Meanwhile, dozens of rabbis from the Reform movement in Israel and North America joined together for the first official morning prayer service on Thursday held in the area of the Western Wall formally designated to be used for non-Orthodox worship.
Women and men joined together in the prayer service and participated in the reading of the traditional reading of the Thursday Torah portion as well as the recitation of the shehecheyanu blessing, a prayer traditionally said when celebrating a special occasion.
“The prayers of hundreds of people and Reform rabbis at the Western Wall is the ultimate answer to the incitement of the ultra-Orthodox leadership,” said Kariv. “They continue to incite and we continue to create a more pluralistic and tolerant reality in Israel.”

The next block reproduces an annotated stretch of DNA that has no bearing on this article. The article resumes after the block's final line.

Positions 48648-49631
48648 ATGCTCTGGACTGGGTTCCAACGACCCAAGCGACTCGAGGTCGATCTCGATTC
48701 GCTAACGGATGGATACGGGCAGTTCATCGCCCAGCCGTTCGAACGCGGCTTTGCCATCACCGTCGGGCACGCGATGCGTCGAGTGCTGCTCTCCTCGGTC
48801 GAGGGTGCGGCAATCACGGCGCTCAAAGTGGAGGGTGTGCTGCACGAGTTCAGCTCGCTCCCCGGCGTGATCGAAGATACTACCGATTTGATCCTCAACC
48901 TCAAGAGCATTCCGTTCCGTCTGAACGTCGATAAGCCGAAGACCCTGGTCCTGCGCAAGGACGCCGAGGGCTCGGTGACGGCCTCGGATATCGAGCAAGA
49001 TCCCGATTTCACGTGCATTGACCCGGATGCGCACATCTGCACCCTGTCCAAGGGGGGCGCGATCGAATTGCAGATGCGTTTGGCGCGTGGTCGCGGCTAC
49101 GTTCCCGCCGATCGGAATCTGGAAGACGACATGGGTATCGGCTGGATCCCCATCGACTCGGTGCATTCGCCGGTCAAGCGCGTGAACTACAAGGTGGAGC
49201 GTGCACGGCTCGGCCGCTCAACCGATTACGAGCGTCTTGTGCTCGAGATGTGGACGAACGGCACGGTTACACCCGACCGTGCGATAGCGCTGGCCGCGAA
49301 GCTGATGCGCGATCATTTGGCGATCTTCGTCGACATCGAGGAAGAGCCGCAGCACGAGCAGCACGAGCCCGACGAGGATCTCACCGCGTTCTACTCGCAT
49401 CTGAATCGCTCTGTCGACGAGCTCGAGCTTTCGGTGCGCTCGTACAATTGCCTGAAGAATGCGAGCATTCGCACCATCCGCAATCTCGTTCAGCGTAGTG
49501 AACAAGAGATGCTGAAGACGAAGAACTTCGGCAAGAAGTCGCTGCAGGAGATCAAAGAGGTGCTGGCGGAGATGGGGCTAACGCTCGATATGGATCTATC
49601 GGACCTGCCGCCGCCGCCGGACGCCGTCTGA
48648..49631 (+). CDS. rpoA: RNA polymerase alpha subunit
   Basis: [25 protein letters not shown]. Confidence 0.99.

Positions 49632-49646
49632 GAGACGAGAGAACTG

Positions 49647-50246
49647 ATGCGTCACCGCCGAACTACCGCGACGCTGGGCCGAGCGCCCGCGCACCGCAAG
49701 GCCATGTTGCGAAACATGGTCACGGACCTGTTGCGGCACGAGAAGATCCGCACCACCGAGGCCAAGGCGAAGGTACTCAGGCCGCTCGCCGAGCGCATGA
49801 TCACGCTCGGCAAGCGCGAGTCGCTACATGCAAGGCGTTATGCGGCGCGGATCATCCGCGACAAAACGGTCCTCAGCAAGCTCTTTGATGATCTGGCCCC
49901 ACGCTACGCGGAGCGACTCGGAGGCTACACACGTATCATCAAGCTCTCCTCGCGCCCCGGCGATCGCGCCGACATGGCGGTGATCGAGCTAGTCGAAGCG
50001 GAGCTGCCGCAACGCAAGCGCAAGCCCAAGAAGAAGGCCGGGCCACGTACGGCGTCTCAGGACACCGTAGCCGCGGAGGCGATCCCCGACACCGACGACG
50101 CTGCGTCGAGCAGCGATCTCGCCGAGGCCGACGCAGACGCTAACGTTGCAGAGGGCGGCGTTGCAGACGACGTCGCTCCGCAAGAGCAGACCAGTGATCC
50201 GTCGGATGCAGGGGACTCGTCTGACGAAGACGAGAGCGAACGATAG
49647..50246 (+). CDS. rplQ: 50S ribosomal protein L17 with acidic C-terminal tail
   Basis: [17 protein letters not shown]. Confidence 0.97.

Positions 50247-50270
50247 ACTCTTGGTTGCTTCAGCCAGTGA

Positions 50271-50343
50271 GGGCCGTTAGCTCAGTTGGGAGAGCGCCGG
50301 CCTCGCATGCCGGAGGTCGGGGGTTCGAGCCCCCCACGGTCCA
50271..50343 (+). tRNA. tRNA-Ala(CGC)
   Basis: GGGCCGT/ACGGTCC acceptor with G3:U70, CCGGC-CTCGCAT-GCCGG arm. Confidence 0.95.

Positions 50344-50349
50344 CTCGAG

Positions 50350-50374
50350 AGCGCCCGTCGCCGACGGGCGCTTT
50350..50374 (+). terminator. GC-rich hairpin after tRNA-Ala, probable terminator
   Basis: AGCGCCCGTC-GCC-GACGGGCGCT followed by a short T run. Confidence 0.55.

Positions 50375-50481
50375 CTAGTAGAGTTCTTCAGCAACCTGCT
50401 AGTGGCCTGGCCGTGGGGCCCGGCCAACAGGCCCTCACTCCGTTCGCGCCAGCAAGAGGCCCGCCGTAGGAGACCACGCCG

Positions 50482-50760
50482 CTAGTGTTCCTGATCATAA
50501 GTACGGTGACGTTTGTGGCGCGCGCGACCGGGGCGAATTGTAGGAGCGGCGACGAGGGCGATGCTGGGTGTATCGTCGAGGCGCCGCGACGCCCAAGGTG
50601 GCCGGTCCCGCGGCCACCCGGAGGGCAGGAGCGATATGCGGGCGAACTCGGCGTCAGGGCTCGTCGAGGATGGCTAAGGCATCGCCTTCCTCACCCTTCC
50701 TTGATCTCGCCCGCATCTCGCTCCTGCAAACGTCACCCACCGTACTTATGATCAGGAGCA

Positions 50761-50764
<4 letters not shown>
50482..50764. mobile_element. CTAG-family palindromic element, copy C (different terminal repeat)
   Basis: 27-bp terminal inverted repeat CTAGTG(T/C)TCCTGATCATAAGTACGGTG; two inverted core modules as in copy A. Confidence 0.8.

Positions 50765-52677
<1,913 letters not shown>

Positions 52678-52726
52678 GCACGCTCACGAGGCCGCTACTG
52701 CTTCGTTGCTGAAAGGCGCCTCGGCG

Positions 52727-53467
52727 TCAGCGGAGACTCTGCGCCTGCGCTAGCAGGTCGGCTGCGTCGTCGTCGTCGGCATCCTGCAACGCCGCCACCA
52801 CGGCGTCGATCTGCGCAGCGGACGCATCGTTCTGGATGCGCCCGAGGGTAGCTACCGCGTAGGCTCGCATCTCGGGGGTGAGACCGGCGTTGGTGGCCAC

Many of the rabbis were in Israel for a meeting of the Central Conference of American Rabbis, the movement’s rabbinical arm.
Earlier this month, Tourism Minister Yariv Levin (Likud), who was opposed to the Kotel decision, came under fire for saying that “Reform Jews in the US are a dying world,” prompting condemnation from the American Jewish Committee and from Prime Minister Benjamin Netanyahu.
“I reject the recent disparaging and divisive remarks by ministers and members of Knesset about Reform Jews,” Netanyahu said in a statement delivered to the press around the world.
“Reform and Conservative Jews are part and parcel of the Jewish people and should be treated with respect. This is the government’s policy. This is my policy.”